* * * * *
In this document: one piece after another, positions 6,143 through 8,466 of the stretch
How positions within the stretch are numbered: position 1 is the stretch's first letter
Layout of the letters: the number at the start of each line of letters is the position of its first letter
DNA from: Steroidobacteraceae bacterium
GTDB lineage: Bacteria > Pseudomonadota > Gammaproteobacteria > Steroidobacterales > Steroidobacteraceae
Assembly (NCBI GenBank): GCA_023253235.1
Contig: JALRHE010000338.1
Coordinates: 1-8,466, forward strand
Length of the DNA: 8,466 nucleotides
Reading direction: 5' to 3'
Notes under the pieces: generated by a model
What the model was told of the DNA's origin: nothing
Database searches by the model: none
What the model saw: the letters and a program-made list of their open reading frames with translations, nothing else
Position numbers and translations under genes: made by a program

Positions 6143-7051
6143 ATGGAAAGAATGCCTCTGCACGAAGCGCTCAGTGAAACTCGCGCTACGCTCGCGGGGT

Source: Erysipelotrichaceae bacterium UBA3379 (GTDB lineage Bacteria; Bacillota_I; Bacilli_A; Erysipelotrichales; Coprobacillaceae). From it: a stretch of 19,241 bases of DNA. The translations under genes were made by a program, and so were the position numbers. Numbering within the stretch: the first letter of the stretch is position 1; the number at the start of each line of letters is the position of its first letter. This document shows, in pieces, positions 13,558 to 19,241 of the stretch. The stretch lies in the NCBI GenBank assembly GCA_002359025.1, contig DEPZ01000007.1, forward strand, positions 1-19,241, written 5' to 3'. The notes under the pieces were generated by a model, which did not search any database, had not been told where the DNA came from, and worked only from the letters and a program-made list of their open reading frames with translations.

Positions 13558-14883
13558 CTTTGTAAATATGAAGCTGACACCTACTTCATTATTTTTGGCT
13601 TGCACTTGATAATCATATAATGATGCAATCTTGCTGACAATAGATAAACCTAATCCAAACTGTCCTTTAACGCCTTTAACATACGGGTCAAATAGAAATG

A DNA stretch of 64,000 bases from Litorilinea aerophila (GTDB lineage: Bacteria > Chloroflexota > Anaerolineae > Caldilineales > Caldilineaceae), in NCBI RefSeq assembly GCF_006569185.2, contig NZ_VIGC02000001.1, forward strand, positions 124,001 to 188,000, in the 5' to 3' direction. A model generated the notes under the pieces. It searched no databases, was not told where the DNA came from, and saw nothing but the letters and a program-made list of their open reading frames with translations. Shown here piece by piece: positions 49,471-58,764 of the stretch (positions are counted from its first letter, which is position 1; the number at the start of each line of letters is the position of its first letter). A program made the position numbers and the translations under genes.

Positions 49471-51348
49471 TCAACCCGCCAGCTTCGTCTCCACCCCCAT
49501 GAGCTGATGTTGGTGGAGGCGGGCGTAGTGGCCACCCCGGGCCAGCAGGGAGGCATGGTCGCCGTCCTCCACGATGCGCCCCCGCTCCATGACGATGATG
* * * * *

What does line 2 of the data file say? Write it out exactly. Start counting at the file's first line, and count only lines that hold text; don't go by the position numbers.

How positions within the stretch are numbered: position 1 is the stretch's first letter